“May have been the losing side. Still not convinced it was the wrong one.”


"This report is maybe 12-years-old. Parliament buried it, and it stayed buried till River dug it up. This is what they feared she knew. And they were right to fear because there's a whole universe of folk who are gonna know it, too. They're gonna see it. Somebody has to speak for these people. You all got on this boat for different reasons, but you all come to the same place. So now I'm asking more of you than I have before. Maybe all. Sure as I know anything I know this, they will try again. Maybe on another world, maybe on this very ground swept clean. A year from now, 10, they'll swing back to the belief that they can make people . . . better. And I do not hold to that. So no more running. I aim to misbehave." ~ Captain Malcom Reynolds

Sunday, August 3, 2008

Real life

"OK, go ahead and knock." I say to the second officer in line, as the shield up front moves just a bit to the side. My perimeter team is in position in case anyone runs, and the radio is blissfully silent for the duration of the operation. The sound of his hand banging loudly on the door momentarily is louder than my own breath in my ears; for the second time this night my mind is running through the possibilities and my responses - what I'll do if the shooting starts, if the door opens to the guy we're looking for or to someone else, and also thinking about the rest of the team I've assembled to try to serve this warrant and what they will do - who I can trust to do what, who I have to keep an eye on and everything else at a hundred miles a second.

Contrary to what Hollywood and the newspapers would have you think, every time we go to a house or apartment it doesn't involve kicking in the door, SWAT guys running through the building, or some dramatic shoot out with the guy who swears he isn't going back. The vast majority are as simple as a couple of officers knocking on a door, letting someone know they are wanted, and a quiet ride to jail. Some of them fall between the two extremes - this night is one of them. A guy who has a drug and gun history, and who the night before beat someone half to death and has new charges out. Now the word from his mother is that he wants to turn himself in, but really no details other than that. As the senior guy in the area tonight, and the one with the most tactical experience, I get asked by the supervisors to take charge of our trying to pick him up. Not enough of a threat for a SWAT callout at this point, but with everything in the history I don't want to give it a chance to get ugly if I can avoid it... So I've done the best I can with officers from two shifts, putting the experienced officers where I need them and letting the junior folks take more of a support role as I hand out assignments. Everything from which apartment it is and the layout, to how we're going to the door, to what way we're driving to the hospital if one of us gets shot is layed out in five minutes on the trunk of my car and then we head up the stairs.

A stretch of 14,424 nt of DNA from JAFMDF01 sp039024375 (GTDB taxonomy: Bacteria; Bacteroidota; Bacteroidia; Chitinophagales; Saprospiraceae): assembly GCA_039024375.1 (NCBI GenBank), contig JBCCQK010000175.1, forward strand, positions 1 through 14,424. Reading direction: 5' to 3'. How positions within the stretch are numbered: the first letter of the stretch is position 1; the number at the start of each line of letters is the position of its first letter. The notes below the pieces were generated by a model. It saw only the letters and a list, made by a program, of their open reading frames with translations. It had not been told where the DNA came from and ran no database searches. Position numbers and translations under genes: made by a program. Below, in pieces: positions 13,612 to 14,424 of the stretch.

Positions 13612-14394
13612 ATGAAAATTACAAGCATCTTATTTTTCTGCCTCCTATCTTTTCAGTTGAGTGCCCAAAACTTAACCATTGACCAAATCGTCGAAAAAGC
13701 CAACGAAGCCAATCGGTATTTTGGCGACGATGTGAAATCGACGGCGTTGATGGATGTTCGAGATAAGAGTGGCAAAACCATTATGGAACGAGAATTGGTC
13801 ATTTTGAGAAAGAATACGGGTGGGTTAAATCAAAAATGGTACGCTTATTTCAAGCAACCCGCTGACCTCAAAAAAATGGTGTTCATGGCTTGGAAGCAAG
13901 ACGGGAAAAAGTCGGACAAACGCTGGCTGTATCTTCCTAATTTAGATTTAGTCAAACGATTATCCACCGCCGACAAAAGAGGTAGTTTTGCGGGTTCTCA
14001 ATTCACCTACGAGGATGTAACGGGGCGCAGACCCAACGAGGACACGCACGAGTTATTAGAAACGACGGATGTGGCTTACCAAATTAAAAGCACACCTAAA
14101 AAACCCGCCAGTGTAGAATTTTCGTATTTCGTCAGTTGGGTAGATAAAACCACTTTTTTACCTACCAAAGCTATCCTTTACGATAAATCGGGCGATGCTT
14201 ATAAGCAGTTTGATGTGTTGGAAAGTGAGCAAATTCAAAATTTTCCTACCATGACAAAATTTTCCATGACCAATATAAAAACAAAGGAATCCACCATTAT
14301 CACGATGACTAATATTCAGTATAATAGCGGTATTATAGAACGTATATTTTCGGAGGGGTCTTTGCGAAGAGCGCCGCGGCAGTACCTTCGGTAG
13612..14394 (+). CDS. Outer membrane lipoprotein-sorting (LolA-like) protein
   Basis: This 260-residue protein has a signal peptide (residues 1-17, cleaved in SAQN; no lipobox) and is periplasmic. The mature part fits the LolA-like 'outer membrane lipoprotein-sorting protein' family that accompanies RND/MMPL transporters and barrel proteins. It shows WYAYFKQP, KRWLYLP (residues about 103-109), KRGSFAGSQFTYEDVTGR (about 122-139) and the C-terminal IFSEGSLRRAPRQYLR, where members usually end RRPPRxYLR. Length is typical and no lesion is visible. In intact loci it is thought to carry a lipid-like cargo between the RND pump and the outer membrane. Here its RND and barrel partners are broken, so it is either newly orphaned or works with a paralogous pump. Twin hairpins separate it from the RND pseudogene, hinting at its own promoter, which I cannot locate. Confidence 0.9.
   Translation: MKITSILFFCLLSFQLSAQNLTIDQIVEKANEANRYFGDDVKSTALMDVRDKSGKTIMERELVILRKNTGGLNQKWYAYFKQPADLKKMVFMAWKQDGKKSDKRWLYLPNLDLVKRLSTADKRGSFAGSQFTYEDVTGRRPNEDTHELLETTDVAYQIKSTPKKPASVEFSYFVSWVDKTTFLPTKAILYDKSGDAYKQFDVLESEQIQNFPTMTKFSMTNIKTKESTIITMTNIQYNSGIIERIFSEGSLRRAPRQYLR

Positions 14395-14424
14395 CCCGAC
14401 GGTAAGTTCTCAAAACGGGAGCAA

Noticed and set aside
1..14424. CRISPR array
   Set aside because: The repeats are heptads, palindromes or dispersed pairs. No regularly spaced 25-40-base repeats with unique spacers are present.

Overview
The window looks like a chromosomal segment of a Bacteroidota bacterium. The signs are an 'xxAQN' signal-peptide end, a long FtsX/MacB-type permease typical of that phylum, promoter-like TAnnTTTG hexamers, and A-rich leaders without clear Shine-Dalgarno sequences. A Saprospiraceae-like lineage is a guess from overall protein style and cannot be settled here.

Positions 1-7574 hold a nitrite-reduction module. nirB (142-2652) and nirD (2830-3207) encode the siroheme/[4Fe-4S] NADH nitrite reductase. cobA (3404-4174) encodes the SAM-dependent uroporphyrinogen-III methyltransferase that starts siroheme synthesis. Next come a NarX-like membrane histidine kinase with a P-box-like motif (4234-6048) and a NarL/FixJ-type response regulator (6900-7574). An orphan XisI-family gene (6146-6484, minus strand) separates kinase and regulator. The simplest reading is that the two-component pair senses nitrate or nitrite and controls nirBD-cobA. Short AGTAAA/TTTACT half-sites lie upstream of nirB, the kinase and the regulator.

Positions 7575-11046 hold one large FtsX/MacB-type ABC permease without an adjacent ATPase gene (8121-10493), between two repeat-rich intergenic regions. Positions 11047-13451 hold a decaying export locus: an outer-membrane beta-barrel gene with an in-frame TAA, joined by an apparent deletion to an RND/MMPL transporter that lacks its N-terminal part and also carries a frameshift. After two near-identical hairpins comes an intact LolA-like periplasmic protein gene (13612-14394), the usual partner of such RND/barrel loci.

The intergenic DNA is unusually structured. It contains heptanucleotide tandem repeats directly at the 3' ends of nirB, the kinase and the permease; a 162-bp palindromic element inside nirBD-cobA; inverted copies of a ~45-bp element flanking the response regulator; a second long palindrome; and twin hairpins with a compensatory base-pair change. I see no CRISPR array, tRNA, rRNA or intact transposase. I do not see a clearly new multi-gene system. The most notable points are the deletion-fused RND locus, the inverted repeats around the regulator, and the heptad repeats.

The door is opened seconds later by a woman and a sleepy infant - as quickly as we can we shuffle them out of the way and find out where our subject is. Weapons up we give loud commands and I'm waiting for the drama to start the whole time...

And, like the great majority of these situations, he gives up with a whimper, not a fight - being woken up by a number of loud police officers all pointing guns at you, and the red dot of a TASER bouncing on your chest first thing in the morning tends to get rid of a lot of the street talk that happens in front of your boys. Seconds later he is in cuffs on his way out the door, and I'm explaining to a child and her mother why we had to come take daddy away this morning, and trying to ease some of the fear in her young eyes.

A few minutes later I'm on my way home, still thinking through the good and the bad parts for the next time it happens, and pulling into my driveway before he's even processed at the jail.

1 comment:

Broomell said...

dude....all I did today was go fishing.